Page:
We describe and discuss in this paper new data obtained from the study of the perforations in four cattle skulls recovered in the early Neolithic site of "la Draga" (north-east Iberian Peninsula), dated around 5300-5100 cal BC. All the perforations are located in the posterior region of the skulls, behind the frontal and nuchal eminences, and consist of rounded holes, elliptical in shape and of various sizes. The observed frequency of occurrence is also variable, with only one cattle skull showing multiple perforations. The rounded margins are indicative of the condition being present during the life of the animal. A detailed examination of these specimens was carried out using computed tomography (CT). This technique provides particularly good bone tissue detail, generating cross-sectional images and three-dimensional reconstructions. The CT study allowed the assessment of normal anatomy and bone tissue status around the previously identified perforations to suggest the presumptive diagnosis. We discuss also the available archaeological evidence and the hypothetical explanations concerning the possible causes of the phenomenon (genetic or congenital origin, parasites, tumours, infections, external physical influences due to yokes use during ploughing) according to the status of the animals (wild and domestic), evaluating their possibilities and limitations in order to exclude or test each hypothesis, and advance our understanding in this research subject.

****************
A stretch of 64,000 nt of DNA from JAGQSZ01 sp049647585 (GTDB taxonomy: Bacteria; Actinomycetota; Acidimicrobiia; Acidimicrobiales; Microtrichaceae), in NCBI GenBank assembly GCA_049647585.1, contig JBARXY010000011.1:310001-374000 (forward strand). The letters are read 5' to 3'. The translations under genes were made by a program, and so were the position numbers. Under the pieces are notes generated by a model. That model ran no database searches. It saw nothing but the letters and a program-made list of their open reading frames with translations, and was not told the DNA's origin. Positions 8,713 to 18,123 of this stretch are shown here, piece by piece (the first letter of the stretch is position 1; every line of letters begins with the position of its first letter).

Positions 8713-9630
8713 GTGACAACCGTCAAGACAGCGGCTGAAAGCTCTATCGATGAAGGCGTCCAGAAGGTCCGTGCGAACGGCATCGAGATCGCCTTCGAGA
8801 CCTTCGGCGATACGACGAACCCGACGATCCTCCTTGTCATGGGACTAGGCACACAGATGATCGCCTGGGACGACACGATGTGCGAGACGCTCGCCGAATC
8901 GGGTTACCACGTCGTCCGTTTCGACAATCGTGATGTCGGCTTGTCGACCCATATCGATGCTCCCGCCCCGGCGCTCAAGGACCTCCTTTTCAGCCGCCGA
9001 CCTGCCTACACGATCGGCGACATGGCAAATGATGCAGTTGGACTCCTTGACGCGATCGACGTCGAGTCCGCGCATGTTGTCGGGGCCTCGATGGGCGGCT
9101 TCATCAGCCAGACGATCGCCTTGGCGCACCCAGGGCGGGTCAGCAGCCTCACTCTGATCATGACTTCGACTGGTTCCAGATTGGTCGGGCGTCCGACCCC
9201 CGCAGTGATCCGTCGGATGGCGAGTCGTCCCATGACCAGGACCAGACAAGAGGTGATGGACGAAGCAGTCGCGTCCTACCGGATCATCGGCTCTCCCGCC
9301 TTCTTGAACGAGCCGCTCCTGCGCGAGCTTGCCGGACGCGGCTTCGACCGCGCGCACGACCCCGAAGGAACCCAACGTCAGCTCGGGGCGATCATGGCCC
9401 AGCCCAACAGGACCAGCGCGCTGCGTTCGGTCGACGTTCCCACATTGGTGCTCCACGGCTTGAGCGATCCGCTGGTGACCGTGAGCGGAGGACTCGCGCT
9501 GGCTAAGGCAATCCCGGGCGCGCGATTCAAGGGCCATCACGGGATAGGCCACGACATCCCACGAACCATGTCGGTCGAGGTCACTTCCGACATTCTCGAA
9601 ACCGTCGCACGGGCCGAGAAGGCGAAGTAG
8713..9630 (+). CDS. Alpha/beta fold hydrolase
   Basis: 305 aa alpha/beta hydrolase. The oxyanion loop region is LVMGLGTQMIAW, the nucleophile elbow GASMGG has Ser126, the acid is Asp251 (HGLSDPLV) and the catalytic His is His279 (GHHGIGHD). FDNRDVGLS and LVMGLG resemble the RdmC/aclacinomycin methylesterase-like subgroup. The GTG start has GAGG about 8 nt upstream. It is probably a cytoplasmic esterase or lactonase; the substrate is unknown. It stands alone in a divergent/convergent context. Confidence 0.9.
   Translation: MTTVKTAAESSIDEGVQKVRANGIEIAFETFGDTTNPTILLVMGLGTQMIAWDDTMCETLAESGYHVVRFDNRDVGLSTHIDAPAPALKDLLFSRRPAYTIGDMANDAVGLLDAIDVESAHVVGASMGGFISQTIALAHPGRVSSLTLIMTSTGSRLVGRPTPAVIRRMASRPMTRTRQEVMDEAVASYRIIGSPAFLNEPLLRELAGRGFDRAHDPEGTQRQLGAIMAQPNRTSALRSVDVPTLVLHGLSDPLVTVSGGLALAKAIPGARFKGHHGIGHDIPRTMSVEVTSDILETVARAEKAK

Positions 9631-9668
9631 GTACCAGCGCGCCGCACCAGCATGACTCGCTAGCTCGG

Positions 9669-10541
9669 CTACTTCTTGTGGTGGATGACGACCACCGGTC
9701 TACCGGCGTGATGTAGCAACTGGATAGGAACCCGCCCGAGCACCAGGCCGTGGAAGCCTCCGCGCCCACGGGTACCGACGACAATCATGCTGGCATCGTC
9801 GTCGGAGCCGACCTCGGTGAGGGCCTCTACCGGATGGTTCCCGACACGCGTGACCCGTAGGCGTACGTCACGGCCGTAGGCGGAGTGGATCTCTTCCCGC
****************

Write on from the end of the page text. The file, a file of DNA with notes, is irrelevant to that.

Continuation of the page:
|Journal||Veterinarija ir Zootechnika|
|Publication status||Published - 16 Oct 2008|
- Cattle skulls
- Computed tomography
- Cranial perforation
- La Draga